Heicklen considered it a form of civil disobedience and said he didn’t care if he ended up getting arrested. In fact, he said he was prepared to be arrested.
And today, he was.
Heicklen, 79, of Teaneck, N.J, is now in the Orange County jail, having been charged with contempt of court. His arrest comes just a month after another Libertarian activist, Mark Schmidter of Orlando, got arrested on a similar contempt of court charge, for handing out political flyers to prospective jurors in front of the Orange County Courthouse.
The irony is that both Heicklen and Schmidter had been distributing those flyers for months, in defiance of a judge’s administrative order, without any legal repercussions — until Schmidter got arrested on June 29, at the height of the media frenzy at the courthouse over the prolonged Casey Anthony trial.
It was Chief Judge Belvin Perry, the man who presided over the Anthony trial, who also issued the administrative order back in January banning anyone from giving material to prospective jurors, which the judge called a form of jury tampering.
Schmidter had been handing out the flyers since last September, urging jurors to consider their right to engage in jury nullification. That’s when jurors find a defendant not guilty, regardless of what the evidence shows, because they don’t like the law that person is being charged with. The flyers are drawn up and distributed up a Montana-based organization called the Fully Informed Jury Association, or FIJA. Schmidter supported their cause.
Judge Perry handed down his administrative order on Jan. 31, and Schmidter stopped distributing the flyers, even though he considered the judge’s actions to be a violation of his free speech rights.
When Heicklen, a practitioner of civil disobedience dating back to the 1940s, heard about it, he came to Florida last March to hand out the flyers and defy the judge’s order. He did so, on numerous occasions, without getting arrested.
In an interview with Freeline Media on March 17, Heicklen said “I found when I wanted to get arrested, it’s not easy. The truth is I didn’t want to get arrested here, but I suspected I would get arrested.”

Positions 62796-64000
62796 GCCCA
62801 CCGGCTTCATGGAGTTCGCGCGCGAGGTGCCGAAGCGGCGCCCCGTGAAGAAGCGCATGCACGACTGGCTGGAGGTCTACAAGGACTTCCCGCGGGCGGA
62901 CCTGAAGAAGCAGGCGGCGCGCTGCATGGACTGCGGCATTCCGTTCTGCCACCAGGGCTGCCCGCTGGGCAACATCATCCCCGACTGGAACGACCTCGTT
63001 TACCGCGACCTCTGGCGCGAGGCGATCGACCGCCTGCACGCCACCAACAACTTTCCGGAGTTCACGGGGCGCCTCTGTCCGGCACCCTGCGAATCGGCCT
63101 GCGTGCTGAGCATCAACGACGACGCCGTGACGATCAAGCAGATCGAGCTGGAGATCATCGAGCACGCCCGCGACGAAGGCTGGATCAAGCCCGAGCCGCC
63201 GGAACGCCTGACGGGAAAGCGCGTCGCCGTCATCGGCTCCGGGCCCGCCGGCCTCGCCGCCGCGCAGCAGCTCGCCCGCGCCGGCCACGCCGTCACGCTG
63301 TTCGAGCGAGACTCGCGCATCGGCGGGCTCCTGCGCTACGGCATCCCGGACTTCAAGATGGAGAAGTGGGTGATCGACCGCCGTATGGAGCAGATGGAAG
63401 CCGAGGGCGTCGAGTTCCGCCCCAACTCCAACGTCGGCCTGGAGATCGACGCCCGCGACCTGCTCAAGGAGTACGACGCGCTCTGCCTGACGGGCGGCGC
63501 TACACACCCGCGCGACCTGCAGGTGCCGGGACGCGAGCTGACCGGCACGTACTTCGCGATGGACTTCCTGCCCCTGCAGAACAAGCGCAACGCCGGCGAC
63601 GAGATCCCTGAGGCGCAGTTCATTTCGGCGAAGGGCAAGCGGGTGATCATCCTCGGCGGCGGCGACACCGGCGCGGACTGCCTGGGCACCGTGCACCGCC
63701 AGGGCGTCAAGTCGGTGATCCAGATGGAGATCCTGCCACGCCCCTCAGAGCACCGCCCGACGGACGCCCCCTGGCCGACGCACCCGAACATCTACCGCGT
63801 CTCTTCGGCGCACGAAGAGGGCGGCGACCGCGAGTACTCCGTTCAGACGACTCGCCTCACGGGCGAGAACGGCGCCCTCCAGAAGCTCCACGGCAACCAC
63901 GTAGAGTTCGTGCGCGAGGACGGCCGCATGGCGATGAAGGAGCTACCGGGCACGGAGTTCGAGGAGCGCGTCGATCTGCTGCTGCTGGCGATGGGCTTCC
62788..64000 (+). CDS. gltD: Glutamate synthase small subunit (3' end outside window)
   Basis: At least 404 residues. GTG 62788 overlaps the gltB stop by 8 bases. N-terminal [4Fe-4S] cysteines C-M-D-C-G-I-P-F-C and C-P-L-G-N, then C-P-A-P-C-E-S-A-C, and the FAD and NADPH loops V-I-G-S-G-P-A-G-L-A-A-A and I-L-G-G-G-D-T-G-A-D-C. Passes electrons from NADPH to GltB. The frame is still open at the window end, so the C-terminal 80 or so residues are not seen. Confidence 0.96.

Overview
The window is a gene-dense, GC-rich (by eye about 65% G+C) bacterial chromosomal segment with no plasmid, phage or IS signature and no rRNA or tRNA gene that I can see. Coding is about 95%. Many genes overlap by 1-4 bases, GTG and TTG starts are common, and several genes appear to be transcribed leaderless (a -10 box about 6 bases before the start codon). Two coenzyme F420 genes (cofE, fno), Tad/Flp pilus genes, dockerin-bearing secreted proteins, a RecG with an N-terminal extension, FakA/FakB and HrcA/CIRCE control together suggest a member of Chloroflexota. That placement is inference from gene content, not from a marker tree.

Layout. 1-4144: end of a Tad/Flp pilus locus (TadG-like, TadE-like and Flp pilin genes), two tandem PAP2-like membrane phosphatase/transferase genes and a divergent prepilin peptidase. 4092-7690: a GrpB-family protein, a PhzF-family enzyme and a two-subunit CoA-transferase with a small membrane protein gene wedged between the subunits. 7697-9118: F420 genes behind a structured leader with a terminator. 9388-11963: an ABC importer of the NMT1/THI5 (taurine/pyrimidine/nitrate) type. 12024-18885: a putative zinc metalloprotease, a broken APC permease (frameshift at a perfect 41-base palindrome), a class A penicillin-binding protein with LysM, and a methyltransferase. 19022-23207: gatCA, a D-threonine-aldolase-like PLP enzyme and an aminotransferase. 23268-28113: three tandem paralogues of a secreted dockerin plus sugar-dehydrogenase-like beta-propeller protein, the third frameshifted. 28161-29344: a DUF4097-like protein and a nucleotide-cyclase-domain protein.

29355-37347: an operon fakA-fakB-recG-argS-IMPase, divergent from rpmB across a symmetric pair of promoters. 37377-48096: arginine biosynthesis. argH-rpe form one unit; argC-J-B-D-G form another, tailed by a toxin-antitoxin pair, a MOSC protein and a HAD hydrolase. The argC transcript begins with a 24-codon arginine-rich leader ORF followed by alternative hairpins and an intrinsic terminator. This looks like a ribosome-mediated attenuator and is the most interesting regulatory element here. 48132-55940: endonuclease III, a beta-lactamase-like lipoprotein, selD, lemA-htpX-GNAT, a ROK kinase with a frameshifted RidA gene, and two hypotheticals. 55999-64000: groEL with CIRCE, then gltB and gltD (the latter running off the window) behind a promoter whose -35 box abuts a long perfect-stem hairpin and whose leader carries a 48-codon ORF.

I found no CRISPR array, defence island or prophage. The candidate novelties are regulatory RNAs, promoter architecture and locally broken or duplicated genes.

But until today, he avoided that fate.
Schmidter eventually joined him in handing out the flyers at the courthouse, and never got arrested either – until late June. Judge Perry later found Schmidter guilty of indirect civil contempt, a third degree felony, and sentenced him to five months in jail. Schmidter is now out on bond, pending an appeal of the judge’s ruling.
Heicklen came back to this city last week for Orlando Protest Week. Heicklen was at Lake Eola last Wednesday, feeding the poor and homeless through the Orlando Food Not Bombs organization, and then he went back there today to do the same thing. Heicklen did so in defiance of the city’s ban on large-group feedings in downtown parks. That law was unanimously backed by a federal appeals court in April.
Heicklen had also planned to return to the Orange County Courthouse to hand out the political flyers to prospective jurors – again, in defiance of Judge Perry’s order. In an interview with this magazine last spring, Heicklen said he wasn’t afraid to get arrested.
“I’m immune from punishment,” he said. “They can’t destroy my future – I don’t have one. They can’t destroy my job — I don’t have one. They can’t take away my home — I don’t own one.”
Heicklen is the author of the book The Non-Trials as lived by Julian Heicklen, which is available on Amazon.com by logging onto http://www.amazon.com/Non-Trials-lived-Julian-Heicklen. He’s also a retired Professor Emeritus at Penn State University in State College, Pennsylvania.
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